WASHINGTON (Reuters) – At least six members of the U.S. Congress have announced that they have contracted the novel coronavirus, and more than 30 others are or were self-quarantining in hopes of limiting the spread of the pandemic.
Now that Congress has passed a $2.2 trillion economic relief bill and President Donald Trump has signed it into law, neither the House of Representatives nor Senate is due back in Washington until April 20 at the earliest.
An estimated 230 House members returned to Washington to pass the relief package on Friday, despite the health risks of traveling and gathering at the Capitol, after Republican Representative Thomas Massie said he would block an effort to pass the bill without at least half of the House’s 430 current members present.
Here is a look at some of the lawmakers affected by the virus:
WHO HAS THE VIRUS?
Representative Nydia Velazquez
Velazquez, a Democrat from New York, announced in a statement on Monday that she had been diagnosed with a presumed case of coronavirus, although she had not been tested, after developing symptoms of the ailment on Sunday.
Velazquez was among the House members who returned to the Capitol on Friday, and she attended a ceremony where House Speaker Nancy Pelosi signed the coronavirus response legislation.
Pelosi consulted with the lawmakers’ attending physician, but he found her contact with Velazquez to have been “low risk” and recommended she take no particular action, Pelosi’s spokesman Drew Hammill said Monday.
Representative Mike Kelly
Kelly, a Republican from Pennsylvania, said on Friday he had tested positive for the coronavirus at a drive-through testing site.
Kelly said in a statement he had started experiencing mild flu-like symptoms, and his doctor ordered the coronavirus test.
Representative Joe Cunningham
Cunningham, a Democrat from South Carolina, said on Friday he had tested positive for the coronavirus, although his symptoms had already begun to improve.
Cunningham had been in self-quarantine since March 19 after learning he had been in contact with another member of Congress who had tested positive.
Senator Rand Paul
The Kentucky Republican said on March 22 that he had tested positive and was in quarantine. He said he was asymptomatic and feeling fine and was tested out of an abundance of caution. He had been in the Senate and using the gym there in the days before he received his positive result. [nL1N2BF09W]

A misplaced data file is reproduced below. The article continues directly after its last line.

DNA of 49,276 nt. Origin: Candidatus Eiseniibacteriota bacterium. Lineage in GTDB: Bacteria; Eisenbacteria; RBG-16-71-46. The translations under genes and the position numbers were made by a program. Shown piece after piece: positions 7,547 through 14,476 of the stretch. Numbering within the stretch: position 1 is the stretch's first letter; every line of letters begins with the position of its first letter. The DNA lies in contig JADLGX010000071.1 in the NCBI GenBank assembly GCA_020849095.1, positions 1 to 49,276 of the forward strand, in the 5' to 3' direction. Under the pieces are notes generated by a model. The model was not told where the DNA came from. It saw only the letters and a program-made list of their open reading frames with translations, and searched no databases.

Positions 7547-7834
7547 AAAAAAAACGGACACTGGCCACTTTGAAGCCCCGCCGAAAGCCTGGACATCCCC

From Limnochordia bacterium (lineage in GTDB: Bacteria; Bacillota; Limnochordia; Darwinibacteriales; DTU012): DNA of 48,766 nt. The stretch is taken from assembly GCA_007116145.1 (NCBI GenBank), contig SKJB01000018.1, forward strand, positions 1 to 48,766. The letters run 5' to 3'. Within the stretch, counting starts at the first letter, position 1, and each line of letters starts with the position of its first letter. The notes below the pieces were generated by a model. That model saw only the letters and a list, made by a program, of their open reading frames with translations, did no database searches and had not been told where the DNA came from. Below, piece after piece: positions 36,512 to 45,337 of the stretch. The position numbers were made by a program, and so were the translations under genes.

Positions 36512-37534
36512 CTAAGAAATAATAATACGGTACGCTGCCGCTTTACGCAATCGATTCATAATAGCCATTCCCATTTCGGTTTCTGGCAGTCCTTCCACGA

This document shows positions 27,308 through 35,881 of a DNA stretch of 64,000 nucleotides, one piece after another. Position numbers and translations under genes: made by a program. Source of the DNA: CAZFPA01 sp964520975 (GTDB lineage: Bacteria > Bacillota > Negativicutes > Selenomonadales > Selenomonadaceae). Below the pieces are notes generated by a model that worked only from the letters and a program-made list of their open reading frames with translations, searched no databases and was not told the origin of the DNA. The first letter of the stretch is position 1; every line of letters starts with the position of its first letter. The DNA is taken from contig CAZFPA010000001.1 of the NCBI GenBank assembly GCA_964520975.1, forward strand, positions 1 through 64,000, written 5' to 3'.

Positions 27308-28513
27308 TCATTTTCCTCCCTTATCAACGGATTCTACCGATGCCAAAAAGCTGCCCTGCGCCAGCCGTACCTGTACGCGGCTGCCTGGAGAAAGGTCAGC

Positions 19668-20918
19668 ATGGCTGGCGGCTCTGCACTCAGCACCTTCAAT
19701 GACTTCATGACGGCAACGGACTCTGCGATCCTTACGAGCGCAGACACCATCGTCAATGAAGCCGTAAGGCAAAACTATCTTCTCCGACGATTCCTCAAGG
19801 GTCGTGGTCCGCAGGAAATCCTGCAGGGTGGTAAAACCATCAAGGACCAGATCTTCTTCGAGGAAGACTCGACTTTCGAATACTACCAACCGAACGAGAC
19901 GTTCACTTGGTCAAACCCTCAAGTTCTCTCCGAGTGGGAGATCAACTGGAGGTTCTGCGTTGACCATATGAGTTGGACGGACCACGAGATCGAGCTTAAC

Representative Mario Diaz-Balart
The Florida Republican said on March 18 that he tested positive after developing symptoms on March 14. That was less than 24 hours after he and more than 400 other members of the House of Representatives crowded into the chamber to pass an earlier coronavirus aid package. [nL1N2BB3A2]
Representative Ben McAdams
The Utah Democrat said on March 18 that he had the virus, also having developed symptoms on March 14. In a statement March 24, McAdams said he had been in the hospital and doctors were monitoring his occasional need for oxygen.
He has since been released from the hospital.
WHO IS SELF-QUARANTINED?
At least six of the 100 senators have self-quarantined because of exposure to Paul or others who tested positive for the coronavirus. They are Republicans Cory Gardner, Lindsey Graham, Rick Scott and Ted Cruz. All have returned to public life.
More than two dozen House members have self-quarantined, some after exposure to Diaz-Balart or McAdams, and others after contacts with constituents or staffers who tested positive. Not all are still in isolation.
The Senate’s No. 2 Republican, John Thune, missed the March 25 Senate vote on the $2.2 trillion coronavirus bill after feeling ill and flying home to South Dakota. He later announced that a coronavirus test had come back negative.
Reporting by Susan Cornwell, Patricia Zengerle and Jan Wolfe; Editing by Scott Malone, Jonathan Oatis, Nick Zieminski and Leslie Adler